A. Transmission and Reflection: Normal Incidence

A first example demonstrates the benefit of using mesh refinement described in Section IV-A. Consider a normal incidence of a plane wave on an interface between two homogeneous media. It is sufficient to model such a scenario in 1-D to examine the mesh refinement effect.

A point source is located at xs in the first material (λ1andρ1). The interface is located at xi and one receiver is positioned at xrr in the second material (λ2 andρ2) and one at xrt in the first material to record reflected and transmitted waves, respectively. The input signal is a single sine wave pulse of a frequency fc multiplied by the Hanning window.

All parameters are tabulated in Table II. A series of simulations was performed for varying PPMW values for both uniform and refined grid, and the results were subsequently compared with an analytical solution. The time stept in all studies presented here is determined via the Courant–Friedrichs–Lewy number CFL=(max(cp)min(xn, yn)/t). It is sufficient to check only for maximal longitudinal speed as cp >cs for isotropic materials assumed in this paper.

Examples of simulated received signals are presented in Fig. 1 where an improvement is observed especially for the reflected waves. The signal calculated on the nonuniform mesh is closer to the analytical solution in both shape and magnitude. The simulated transmitted waves are quite accurate for both grids although some improvement in magnitude is still observed especially for the cases of low PPMW value.

The errors of the simulated signals are quantified in Fig. 2 as a function of PPMW. The overall benefit of using refined

TABLE II

PARAMETERS OF THE1-D INCIDENCE ON THEINTERFACE BETWEENTWOHOMOGENEOUSMEDIA

meshes is obvious and appears to be necessary when simu- lating clamp-on TTUFs where transmission and reflection on interfaces of two homogeneous media occur frequently.

B. Point Source in a Homogenenous Medium With a Cylindrical Inclusion

In this example, a scattering of compressional waves prop- agating in a homogeneous host medium (λhost, ρhost) from a circular inclusion (λinclusion, ρinclusion) of radius a positioned at the center of coordinate system is modeled. The measurement setup is schematically depicted in Fig. 3. A point source is located at xs = −d and ys =0 and the receiver at xr = d and yr = 0. All parameters are tabulated in Table III. The host medium is water, and the circular inclusion is assumed to be an air bubble. Considering the high acoustic impedance mismatch, the alternative approach of manually assigning zero stress values at the grid points associated with the cavity (described in Section III-A) was taken instead. The input signal is a burst of N sine pulses of frequency fc multiplied by the Hanning window. A series of simulations was again performed for varying PPMW values and ratio of the inclusion diameter D = 2a to the signal wavelength λs = (cp/fc) (DPW) for both uniform and refined grids. Simulating wave propagation over distances of tenths of wavelengths revealed numerical instabilities always first appearing at the interface of the cylindrical inclusion. A filter in Fourier space of the form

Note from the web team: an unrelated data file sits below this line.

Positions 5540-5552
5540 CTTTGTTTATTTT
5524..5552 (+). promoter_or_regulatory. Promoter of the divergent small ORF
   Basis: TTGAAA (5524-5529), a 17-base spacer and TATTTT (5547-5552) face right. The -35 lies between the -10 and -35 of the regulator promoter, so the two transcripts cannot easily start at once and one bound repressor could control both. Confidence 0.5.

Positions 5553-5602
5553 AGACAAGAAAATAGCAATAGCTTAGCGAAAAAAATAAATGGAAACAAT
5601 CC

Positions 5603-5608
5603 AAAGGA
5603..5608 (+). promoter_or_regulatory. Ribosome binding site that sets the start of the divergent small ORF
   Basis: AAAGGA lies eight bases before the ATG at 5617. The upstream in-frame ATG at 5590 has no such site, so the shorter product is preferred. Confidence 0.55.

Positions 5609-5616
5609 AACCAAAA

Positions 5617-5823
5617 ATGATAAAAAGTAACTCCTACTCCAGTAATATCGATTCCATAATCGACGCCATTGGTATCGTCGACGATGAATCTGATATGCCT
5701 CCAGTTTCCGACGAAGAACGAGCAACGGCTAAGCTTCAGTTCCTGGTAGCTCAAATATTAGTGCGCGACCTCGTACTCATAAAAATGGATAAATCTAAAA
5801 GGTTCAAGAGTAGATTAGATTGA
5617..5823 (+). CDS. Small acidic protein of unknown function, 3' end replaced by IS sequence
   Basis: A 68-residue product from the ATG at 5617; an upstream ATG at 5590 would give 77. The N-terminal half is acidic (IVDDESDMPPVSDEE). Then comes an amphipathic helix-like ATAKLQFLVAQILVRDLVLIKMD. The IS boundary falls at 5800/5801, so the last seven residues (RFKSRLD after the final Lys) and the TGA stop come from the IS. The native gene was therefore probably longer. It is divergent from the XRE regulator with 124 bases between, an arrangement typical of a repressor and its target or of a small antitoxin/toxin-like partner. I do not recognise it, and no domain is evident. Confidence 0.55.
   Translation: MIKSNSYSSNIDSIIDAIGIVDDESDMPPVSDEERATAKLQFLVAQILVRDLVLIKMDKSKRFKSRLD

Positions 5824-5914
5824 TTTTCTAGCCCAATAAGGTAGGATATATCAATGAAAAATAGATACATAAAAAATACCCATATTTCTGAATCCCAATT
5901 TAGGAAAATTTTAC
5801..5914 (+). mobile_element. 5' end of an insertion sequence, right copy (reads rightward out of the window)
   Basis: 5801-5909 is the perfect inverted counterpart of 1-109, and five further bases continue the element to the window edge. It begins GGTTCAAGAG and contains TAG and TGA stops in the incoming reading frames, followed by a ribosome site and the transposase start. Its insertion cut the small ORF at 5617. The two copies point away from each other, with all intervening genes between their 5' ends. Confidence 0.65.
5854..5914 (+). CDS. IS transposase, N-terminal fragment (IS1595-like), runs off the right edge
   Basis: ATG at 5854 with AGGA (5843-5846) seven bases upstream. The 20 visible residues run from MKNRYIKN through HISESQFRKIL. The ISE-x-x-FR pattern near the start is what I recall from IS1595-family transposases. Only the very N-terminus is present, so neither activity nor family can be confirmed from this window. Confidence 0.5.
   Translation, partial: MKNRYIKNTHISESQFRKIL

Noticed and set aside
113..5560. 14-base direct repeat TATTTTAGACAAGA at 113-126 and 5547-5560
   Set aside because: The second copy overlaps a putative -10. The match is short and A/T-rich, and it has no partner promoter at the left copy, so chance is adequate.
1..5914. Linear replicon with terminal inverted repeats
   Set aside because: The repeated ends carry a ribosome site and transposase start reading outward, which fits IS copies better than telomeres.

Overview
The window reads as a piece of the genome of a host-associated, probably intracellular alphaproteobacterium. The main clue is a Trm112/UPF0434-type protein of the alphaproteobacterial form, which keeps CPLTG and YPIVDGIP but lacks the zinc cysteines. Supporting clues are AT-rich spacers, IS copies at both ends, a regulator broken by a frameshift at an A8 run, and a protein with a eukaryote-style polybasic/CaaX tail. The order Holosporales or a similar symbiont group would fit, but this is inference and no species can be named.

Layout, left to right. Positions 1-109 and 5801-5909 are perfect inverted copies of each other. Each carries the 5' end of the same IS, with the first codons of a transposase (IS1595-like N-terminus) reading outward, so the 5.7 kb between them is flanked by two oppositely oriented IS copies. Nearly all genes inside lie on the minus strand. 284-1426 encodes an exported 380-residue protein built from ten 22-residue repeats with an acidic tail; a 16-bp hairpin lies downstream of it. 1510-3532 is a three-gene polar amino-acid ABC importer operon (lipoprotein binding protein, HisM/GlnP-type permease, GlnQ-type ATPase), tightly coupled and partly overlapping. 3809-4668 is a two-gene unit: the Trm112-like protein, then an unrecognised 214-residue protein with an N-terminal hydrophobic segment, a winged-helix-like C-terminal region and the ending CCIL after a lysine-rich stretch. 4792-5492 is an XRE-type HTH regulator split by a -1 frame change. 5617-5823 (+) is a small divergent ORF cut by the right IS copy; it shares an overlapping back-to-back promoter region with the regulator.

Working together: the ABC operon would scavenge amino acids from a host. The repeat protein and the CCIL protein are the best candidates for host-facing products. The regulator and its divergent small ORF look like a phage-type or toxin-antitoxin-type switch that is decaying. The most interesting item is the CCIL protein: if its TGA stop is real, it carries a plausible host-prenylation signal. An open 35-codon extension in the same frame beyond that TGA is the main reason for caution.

w=(1−sin22(kxx/2))·(1−sin22(kyy/2)) (34) was therefore used at each time integration step to stabilize the method, where x and y are the spatial steps far from the cylindrical inclusion where mesh is uniform. The filter will artificially dampen the solution, but only about 30% of the highest supported frequencies are effected so using PPMW ≥ 4 should not affect the simulation results significantly.

The simulation results from the pseudospectral model were subsequently compared with finite-element models built in COMSOL [14] for the same parameters. A mesh conver- gence study was conducted for these models to ensure that any numerical errors caused by the spatial discretization are negligible.

Fig. 4 represents a comparison of the normalized L2 errors as a function of PPMW and DPW for the regular grid and the mapped grid described in Section IV-B. The value of